Mark Archibald
December 31, 2016
Erin Jordan

You’ve heard the Chinese proverb that “a journey of 1,000 miles begins with a single step.”

New Year’s resolutions should be those single steps that start us down the road to better health, stronger finances or a more fulfilling life, according to Eastern Iowa goalsetting experts.

“You have the rest of your life to become a better version of yourself, so you might as well start slow,” said Mark Archibald, assistant director of the First Year Experience undergraduate program in the University of Iowa’s Tippie College of Business.

Archibald helps first-year business students develop incremental goals that help them graduate with skills they need for a rewarding job.

Too often, when people make a New Year’s resolutions, it’s something like “lose weight” or “spend more time with my family.” Archibald said we should take those ideas and break them into realistic, measurable things.

If you’d really like to drop some pounds, maybe your resolutions should be to work out two to three times a week, run a 5K or take a swimming class. To spend more time with family, resolutions could include calling your mom once a week, visiting your brother’s new house or starting a Words with Friends online game with your cousin.

If you’ve got financial worries, don’t make a New Year’s resolution to “pay off the credit cards” or “spend less money,” said Tim Terry, founder of Terry, Lockridge & Dunn and World Trend Financial, both in Cedar Rapids. He recommends four steps to work toward those overarching lifestyle changes.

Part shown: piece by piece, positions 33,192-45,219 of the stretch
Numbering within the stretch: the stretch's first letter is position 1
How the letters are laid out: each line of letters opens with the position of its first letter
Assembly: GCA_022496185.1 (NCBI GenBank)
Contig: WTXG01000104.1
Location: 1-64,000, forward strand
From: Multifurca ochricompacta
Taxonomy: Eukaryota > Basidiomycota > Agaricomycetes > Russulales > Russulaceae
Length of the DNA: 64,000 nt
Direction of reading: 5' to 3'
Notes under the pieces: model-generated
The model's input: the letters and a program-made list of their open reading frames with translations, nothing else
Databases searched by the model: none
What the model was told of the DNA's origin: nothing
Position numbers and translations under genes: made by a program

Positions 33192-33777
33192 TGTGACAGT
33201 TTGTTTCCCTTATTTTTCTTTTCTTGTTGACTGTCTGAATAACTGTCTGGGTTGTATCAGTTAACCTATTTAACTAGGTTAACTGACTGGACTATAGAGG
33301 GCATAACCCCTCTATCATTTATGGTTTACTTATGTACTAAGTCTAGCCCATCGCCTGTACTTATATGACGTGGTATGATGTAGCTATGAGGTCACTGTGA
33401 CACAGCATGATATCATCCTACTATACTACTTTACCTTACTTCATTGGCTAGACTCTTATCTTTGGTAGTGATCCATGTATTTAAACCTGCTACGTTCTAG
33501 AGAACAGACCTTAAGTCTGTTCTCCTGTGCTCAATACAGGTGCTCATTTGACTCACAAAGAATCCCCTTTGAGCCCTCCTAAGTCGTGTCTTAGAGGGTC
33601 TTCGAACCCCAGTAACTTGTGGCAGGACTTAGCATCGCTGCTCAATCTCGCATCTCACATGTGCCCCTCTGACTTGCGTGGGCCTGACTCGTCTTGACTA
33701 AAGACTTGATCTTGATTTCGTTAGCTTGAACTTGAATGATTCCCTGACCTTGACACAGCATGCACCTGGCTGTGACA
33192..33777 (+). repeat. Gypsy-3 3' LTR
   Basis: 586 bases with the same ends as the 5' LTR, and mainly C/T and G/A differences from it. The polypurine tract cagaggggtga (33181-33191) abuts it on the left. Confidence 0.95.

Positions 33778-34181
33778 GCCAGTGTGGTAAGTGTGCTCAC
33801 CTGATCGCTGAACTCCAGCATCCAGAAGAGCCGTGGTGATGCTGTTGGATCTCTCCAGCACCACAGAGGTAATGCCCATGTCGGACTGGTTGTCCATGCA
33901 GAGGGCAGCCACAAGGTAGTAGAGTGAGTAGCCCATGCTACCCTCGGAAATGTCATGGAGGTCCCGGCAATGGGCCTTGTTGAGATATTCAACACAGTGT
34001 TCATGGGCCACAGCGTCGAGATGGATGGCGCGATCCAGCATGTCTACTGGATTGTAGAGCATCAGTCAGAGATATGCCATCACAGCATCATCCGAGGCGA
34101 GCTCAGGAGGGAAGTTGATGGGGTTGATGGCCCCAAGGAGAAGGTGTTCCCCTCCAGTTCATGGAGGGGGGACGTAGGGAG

-- Credit cards, if not paid off monthly, have nasty interest rates. First, get a home-equity loan, which has a lower interest rate, to pay off the cards, Terry said. Then get a new card with a lower rate and pay it off every month.

-- If your employer matches employee contributions to a 401(k) or other retirement plan, contribute the maximum allowed for the match.

-- Consider how many times a week you dine out and reduce it by one. The $10 to $50 you save each week will add up to $500 to $2,500 annually.

-- When going to the grocery store, take a list and stick to it. This resolution could help your wallet and waistline.

Health resolutions are some the most-commonly made — and some of the quickest broken, said Tony Burrier, co-owner of Anytime Fitness locations Coralville, North Liberty, Dubuque and Missouri.

“The majority of our sign-ups will come in January and February,” Burrier said. “As the weather gets warmer, we have those fall off.”

The Burriers’ gyms provide a free initial consultation with a trainer to talk about goals and learn how to use the equipment. Anytime Fitness uses email to keep up with members — especially if they’ve lapsed — and holds friendly competitions to keep things fun.

“In my experience, having accountability to a trainer, a buddy, even someone at the front desk makes a big difference,” Burrier said.

Jamie Hebl and Jason Stratton, both of Iowa City, decided to take a group training session together at Anytime Fitness in Coralville.

“We wanted to build each other up,” Stratton said during a break from a workout that included weights, kettlebells and exercise balls.

Archibald recommends writing down resolutions and posting them somewhere you can see them daily. Schedule reminders on Outlook every couple of months to spur you toward your goal.

“We had friends who would ask people for their resolutions and put them into a spreadsheet,” Archibald said. “Throughout the year, they would check back in with the group about how we were doing.”

If you fall off the wagon, don’t abandon your resolutions, he said. Tomorrow is another day.